Responding to a Flailing and Flimsy Post on Venezuela

When I wrote about the absolutely atrocious massacre perpetuated by Venezuelan soldiers against their own people trying to bring in aid, in the back of my mind I thought about how many people must think this is some kind of false flag operation to inspire war.

Then, as though it was manna falling from heaven, I read one of the most ridiculous pieces in quite awhile. Using “alternative media” sources, “independent journalist” Caitlin Johnstone writes how this entire saga is essentially fake news. As I learned with my ex-wife, trying to understand crazy drives you crazy, so I neither have the time nor the inclination to go through the whole thing, but a few examples should suffice.

She says that the media is lying about Venezuela and aid from Russia and China is entering the country. But I didn’t access “alternative” media sources and I knew about that. I still think it’s rather heinous that one of the richest countries in the world needs aid in the first place, and that the leader is using the military to determine which nations can give them aid. So Johnstone is trying to prove that we are in the matrix, when a simple but careful reading of respected outlets already gave the same information.

Moreover, she conspiratorially blames America for intervening because the people providing aid are really just a front for gun-runners. I don’t think it’s bad to arm a people that are being abused by their own leaders, as we have a long tradition of fighting for liberty in this country and celebrate those traits every 4th of July. But this is an example of how America gets blamed for not helping, and then they get attacked for helping, and for people like this, they just can’t win.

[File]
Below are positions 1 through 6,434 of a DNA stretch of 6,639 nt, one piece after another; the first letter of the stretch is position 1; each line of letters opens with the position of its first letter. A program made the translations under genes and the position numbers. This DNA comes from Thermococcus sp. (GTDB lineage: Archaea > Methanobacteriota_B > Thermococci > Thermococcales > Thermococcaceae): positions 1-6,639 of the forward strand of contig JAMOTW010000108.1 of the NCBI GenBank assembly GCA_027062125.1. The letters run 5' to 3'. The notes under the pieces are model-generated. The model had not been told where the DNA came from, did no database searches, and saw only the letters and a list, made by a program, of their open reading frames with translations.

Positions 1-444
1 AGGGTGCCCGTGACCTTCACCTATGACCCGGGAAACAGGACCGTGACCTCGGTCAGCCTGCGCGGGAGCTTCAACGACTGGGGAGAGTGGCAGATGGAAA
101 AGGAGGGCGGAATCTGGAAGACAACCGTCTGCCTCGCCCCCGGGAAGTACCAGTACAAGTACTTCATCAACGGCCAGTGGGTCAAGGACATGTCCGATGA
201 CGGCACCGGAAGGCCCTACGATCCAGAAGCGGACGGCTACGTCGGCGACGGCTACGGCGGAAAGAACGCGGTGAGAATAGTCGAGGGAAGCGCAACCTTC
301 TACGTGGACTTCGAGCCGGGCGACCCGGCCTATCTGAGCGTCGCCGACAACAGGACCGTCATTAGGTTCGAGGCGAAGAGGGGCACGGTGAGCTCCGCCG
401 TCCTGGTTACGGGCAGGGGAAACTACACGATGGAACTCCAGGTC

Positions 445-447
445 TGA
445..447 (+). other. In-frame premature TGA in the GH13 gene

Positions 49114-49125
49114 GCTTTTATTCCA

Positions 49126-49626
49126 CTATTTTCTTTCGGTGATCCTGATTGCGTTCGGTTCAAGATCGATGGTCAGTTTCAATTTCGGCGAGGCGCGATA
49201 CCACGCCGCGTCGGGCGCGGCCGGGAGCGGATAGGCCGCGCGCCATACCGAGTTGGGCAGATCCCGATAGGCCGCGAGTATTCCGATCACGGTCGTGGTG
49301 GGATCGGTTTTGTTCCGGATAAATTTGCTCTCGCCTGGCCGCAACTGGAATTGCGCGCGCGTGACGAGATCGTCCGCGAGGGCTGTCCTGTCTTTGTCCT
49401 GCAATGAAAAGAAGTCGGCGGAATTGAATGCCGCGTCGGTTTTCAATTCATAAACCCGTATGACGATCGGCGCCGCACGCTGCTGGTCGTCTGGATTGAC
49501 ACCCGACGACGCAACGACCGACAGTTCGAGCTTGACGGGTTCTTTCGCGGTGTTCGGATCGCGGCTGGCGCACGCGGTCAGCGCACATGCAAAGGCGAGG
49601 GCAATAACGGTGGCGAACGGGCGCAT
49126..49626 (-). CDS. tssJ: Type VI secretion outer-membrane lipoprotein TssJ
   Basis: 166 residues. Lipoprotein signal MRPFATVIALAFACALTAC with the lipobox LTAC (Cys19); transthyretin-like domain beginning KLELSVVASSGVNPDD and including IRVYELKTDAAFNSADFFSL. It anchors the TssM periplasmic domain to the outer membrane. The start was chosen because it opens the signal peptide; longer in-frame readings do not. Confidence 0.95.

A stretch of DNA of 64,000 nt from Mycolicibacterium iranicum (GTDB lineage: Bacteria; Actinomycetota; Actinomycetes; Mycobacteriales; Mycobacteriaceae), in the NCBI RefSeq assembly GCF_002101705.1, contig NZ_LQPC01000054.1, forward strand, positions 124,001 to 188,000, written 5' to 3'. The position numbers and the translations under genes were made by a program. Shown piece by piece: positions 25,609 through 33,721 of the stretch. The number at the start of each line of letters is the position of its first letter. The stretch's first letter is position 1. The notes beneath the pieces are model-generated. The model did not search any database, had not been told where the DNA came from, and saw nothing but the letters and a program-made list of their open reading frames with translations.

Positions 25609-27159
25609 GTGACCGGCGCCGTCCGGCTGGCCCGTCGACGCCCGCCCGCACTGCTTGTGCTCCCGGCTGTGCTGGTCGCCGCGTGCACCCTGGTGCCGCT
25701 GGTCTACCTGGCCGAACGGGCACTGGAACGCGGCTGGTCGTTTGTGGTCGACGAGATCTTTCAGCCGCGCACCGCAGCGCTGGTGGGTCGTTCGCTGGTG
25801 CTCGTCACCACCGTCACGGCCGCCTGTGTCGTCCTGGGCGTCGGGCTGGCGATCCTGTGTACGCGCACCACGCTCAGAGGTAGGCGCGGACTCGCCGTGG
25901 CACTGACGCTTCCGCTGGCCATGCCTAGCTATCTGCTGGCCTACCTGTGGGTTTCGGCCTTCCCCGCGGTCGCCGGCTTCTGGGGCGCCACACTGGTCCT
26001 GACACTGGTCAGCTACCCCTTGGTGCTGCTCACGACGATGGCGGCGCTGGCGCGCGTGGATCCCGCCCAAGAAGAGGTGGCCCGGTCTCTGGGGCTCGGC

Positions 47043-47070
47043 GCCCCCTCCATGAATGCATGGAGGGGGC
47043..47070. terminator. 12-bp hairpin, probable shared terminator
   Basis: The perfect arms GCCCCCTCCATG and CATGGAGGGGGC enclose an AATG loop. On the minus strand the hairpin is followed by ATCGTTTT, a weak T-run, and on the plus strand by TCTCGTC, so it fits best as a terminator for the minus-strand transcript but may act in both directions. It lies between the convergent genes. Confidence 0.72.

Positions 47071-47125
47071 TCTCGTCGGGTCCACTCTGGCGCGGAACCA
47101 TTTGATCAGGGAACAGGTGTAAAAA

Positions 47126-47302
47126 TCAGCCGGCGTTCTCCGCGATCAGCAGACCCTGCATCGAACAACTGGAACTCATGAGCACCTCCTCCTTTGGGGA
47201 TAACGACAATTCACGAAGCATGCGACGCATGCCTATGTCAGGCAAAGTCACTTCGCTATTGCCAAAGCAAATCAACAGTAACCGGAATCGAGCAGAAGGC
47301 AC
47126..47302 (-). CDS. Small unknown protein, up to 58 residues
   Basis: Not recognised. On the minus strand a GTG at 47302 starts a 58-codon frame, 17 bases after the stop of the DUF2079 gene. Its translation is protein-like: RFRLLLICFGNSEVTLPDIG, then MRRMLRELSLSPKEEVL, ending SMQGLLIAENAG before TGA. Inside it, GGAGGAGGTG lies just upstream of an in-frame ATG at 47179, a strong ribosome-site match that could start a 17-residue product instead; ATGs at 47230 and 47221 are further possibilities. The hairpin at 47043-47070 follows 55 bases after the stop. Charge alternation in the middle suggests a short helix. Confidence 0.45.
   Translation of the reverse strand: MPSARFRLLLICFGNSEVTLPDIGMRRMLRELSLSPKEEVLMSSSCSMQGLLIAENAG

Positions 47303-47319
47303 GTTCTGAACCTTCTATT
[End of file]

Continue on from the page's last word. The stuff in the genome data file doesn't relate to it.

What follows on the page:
The CIA has done some underhanded things in the past, and intervention has numerous unintended consequences and entanglements so it should be cautiously employed. But that doesn’t mean America should sit on their hands in this case or that providing aid is wrong.

What is wrong is a heatedly conspiratorial argument that reminds this reader of the classic article “The Paranoid Style of American Politics.” As Richard Hofstadter said, and it really applies to Johnstone: “no other word adequately evokes the sense of heated exaggeration, suspiciousness, and conspiratorial fantasy” that she uses to argue.

There are a variety of important factors at play in this situation. Armed intervention carries significant risks, but in some cases such as crimes against humanity, genocide, and American interests, it is not only allowed but necessary. The mainstream media is lame, but I doubt alternative sources are any better in disregarding their agenda. They certainly don’t present some kind of hidden truth. And this writer who has pretenses of being professional resorts to calling people “f**cking” idiots and morons. As a fellow writer myself, I tend to think we should have a bit more of a vocabulary, such as my calling this person’s arguments and thoughts facile, fatuous, and flabbergasting. There is a good deal to argue about in trying to help the Venezuelan people throw off the yoke of a corrupt and murdering dictator. But this joke of a writer at Lew Rockwell is not contributing to that conversation.

The opinions expressed here by contributors are their own and are not the view of OpsLens which seeks to provide a platform for experience-driven commentary on today's trending headlines in the U.S. and around the world. Have a different opinion or something more to add on this topic? Contact us for guidelines on submitting your own experience-driven commentary.
Morgan Deane

Morgan Deane is a former U.S. Marine Corps infantry rifleman. Deane also served in the National Guard as an Intelligence Analyst. He is the author of the forthcoming book Decisive Battles in Chinese history, as well as Bleached Bones and Wicked Serpents: Ancient Warfare in the Book of Mormon.

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